At its core, President Barack Obama's visit to the Middle East is about Iran.
Other issues will be discussed, other topics will occupy some headlines, but it is almost springtime in Iran. Dealing with Tehran's intransigence and efforts to weaponize its nuclear program is the one compelling US foreign policy priority in the region. Everything else is minor by comparison and certainly does not warrant a presidential incursion.
There may be several plausible reasons explaining why Obama chose to visit the region in this particular point in time. The innate instability and current explosiveness of the region (Syria, Egypt), reassuring allies that the US is not withdrawing from the region altogether (Israel, Saudi Arabia, Jordan), projecting power (Iran). It could be the 2014 midterm congressional elections where no Democrat will then be accused that the president "scandalously hasn't visited Israel yet." There could be a simpler explanation: There is nothing to be gained there, so let's get it over with early in the term, leave John Kerry to manage the mess and pivot and shift US policy to where its real priorities are: east Asia.
But as Iran's elections near (June) and a diplomatic solution to the uranium enrichment impasse seems far, the president is coming to explain US policy and options. Not just to Israel but to all concerned parties.
When the White House announced the visit, the conventional wisdom in Israel was that he is coming to "reignite" the Israeli-Palestinian process. Nothing was and is farther from reality.
Obama will undoubtedly say all the right things and utter all the key phrases on the Israeli-Palestinian non-existent peace process. He will warn that the "Two-State Model" is the only viable and acceptable model for cohabitation and that the window for it to be implemented is shutting fast; He will say that every reasonable Israeli and Palestinian surely understands that the status quo "is unsustainable." He will reiterate that the Palestinians are entitled to the right of self-determination and an independent state of their own living peacefully next to Israel; He will implore them to renounce violence and get back to negotiations; He will plead with Israel to wake up before its identity as both a Jewish state and a democracy be endangered by demographics and a bi-national reality. He will say this as a concerned friend and partner in an unshakeable alliance.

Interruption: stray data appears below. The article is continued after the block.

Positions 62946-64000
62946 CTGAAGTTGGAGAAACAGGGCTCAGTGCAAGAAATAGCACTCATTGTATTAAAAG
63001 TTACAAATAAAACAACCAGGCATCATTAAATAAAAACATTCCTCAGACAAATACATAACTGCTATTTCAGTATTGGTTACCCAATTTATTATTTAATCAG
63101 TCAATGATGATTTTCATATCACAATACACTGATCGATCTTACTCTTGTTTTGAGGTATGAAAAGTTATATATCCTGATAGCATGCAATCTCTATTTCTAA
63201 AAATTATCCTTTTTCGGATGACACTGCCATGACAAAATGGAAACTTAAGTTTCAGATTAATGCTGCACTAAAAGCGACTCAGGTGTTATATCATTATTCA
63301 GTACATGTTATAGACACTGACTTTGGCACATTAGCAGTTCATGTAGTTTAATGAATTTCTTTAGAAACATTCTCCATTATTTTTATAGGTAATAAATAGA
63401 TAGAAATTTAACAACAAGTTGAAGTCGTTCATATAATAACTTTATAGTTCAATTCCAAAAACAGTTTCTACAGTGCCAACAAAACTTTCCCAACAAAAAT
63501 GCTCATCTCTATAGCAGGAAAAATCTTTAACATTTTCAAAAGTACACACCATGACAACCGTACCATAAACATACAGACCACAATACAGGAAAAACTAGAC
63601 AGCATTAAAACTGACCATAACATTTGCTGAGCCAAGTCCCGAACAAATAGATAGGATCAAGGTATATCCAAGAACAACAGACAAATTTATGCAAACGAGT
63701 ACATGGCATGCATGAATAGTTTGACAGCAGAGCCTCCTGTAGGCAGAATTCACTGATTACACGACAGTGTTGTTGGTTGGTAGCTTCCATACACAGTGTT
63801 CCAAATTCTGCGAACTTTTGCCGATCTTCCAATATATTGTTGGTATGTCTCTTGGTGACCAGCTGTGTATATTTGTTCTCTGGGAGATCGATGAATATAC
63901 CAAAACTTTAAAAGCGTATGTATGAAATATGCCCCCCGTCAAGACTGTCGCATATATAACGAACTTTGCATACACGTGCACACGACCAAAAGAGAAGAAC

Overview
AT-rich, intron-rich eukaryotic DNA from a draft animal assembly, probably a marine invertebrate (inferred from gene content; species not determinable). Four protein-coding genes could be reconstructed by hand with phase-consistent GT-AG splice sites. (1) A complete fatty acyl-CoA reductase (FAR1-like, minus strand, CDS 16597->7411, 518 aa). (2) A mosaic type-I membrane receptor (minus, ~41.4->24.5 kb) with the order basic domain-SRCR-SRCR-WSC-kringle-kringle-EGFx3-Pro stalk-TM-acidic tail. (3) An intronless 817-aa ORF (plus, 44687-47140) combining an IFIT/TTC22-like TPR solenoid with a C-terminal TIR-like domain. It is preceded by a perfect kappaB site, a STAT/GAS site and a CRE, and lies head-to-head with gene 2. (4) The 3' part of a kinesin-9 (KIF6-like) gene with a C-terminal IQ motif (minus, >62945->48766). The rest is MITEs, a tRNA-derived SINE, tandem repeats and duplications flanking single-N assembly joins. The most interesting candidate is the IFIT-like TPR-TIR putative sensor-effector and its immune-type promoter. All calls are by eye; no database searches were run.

He will offer America's assistance as facilitator, intermediary, present-absent in negotiations when obstacles arise. He will pledge America's commitment to advance peace, but not more than the two parties are willing to do. Bold and courageous decisions need to be made. It is imperative and inevitable that they are made but, the president will say, I cannot make them for you. I can only help mitigate fears and minimize risks.
In other words, Obama will not move beyond rhetoric because, plainly, he can't. The US has no plan, no blueprint, no game-changing sets of measures or some formula that would allow the sides to agree on where exactly a "peace process" should even begin.
Obama is not lowering expectations just to enhance later success or shield himself from disappointment. He is lowering expectations because they are low. The administration realizes the intractability of the current Israeli-Palestinian equation. Prime Minister Benjamin Netanyahu will not endorse the "Clinton Parameters," or the [former PM Ehud] Olmert-Abbas understandings of 2008. He has reservations about the premature establishment of a Palestinian state. The Palestinians cannot accept a process that begins "without pre-conditions" and without substantive reference to those two sets of principles which they regards as progress already made. There is nothing a US president can do to reconcile these two approaches unless he authors a fundamental paradigm shift.
The "Two-State" model may still be the only game in town in terms of the desirable final status agreement (yes, there is the rejuvenated "Jordan is Palestine" theme heard in the Israeli right as an excuse for inaction) but the paradigm leading there has been shattered by years of futility and turmoil and replaced by distrust, acrimony and suspicion.